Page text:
The General Assembly turned its attention to the issue of coal-mine safety with the passage of "an act to provide for and regulate
the ventilation of coal mines in this State and for the better protection of miners" which was approved May 10, 1884. The governor
was empowered to appoint an inspector of mines for a four-year term. The inspector should have a good knowledge of chemistry, geology,
and mineralogy as well as a practical knowledge "of the different systems of working and ventilating coal mines." He should also know
"the nature of the noxious and poisonous gases" and have a practical knowledge of mining and engineering. His duty would be to "visit
and inspect, as often as may be necessary, all the coal mines in actual operation in Kentucky."
The act also laid out the obligations of mine operators to maintain adequate ventilation, safe means of entrance and exit, and generally to maintain the mines "in a safe and wholesome condition." Operators were subject to fines of fifty dollars a day if found in violation of these standards. They were also required to maintain "an accurate map or plan" (on a scale not less than one hundred feet to an inch) of all their working mines to be given to the inspector of mines. The inspector, for his part, was to keep a record of all inspections and furnish certified copies to the "Commonwealth's Attorney of the district in which the mine is situate" which "shall be admissible in evidence in any court in this Commonwealth."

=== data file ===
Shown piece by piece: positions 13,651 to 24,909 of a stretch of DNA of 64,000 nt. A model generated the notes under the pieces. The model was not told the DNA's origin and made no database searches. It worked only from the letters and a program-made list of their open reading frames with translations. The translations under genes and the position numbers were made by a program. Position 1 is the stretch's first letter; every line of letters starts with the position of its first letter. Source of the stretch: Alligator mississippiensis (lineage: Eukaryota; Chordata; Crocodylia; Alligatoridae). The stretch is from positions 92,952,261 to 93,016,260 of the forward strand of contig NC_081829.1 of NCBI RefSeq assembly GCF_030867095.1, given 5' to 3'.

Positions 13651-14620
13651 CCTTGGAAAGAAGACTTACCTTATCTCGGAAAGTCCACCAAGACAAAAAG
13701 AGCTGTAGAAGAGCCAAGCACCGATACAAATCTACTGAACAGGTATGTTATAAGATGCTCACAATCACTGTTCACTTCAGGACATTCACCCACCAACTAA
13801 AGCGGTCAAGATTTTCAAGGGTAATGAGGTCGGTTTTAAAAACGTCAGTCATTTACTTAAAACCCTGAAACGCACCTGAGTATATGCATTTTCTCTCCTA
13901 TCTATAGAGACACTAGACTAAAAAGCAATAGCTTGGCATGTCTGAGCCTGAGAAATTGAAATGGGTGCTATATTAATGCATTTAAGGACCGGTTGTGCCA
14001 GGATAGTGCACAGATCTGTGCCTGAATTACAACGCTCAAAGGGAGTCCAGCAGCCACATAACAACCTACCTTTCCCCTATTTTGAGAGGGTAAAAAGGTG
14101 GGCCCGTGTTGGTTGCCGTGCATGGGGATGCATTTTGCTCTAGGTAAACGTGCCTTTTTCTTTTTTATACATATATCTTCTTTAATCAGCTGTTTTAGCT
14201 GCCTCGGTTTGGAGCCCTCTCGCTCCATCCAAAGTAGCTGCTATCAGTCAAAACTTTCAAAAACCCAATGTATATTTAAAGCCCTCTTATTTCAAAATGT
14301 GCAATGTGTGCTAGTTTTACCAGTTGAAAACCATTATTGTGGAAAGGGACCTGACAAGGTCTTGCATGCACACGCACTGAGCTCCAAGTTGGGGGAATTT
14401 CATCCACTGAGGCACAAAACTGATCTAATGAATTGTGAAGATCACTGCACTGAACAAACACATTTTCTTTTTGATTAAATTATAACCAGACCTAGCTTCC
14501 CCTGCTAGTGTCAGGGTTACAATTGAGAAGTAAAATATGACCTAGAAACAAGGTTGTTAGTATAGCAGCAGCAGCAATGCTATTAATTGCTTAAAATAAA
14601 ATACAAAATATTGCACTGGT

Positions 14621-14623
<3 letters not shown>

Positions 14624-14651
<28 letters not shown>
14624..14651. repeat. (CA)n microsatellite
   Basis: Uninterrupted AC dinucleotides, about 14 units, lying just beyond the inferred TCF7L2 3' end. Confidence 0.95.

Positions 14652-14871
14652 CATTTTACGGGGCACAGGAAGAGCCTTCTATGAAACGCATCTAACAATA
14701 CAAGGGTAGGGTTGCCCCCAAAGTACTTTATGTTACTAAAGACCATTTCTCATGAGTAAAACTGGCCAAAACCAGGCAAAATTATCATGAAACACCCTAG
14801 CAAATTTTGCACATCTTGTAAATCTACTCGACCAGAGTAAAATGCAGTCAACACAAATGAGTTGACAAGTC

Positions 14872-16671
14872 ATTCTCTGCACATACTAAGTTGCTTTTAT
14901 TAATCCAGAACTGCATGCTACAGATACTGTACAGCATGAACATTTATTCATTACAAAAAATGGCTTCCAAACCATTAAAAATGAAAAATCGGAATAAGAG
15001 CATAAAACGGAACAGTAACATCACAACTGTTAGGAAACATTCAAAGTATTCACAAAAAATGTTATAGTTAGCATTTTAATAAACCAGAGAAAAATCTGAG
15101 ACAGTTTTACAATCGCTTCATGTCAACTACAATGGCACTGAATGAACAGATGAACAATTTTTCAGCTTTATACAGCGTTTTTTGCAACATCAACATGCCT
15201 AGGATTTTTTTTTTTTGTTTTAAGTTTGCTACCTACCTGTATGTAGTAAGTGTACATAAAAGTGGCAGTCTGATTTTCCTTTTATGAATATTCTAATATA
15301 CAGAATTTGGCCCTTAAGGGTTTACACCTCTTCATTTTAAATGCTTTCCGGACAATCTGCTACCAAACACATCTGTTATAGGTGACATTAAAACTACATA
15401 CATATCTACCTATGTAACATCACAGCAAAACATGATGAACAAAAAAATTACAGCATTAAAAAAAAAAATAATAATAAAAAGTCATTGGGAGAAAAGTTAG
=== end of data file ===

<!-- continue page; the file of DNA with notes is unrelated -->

Canary cage from a coal mine, ca. 1900. Miners observed the health of canaries to signal the presence of noxious gases before more precise measuring instruments were developed. Kentucky Historical Society Collections.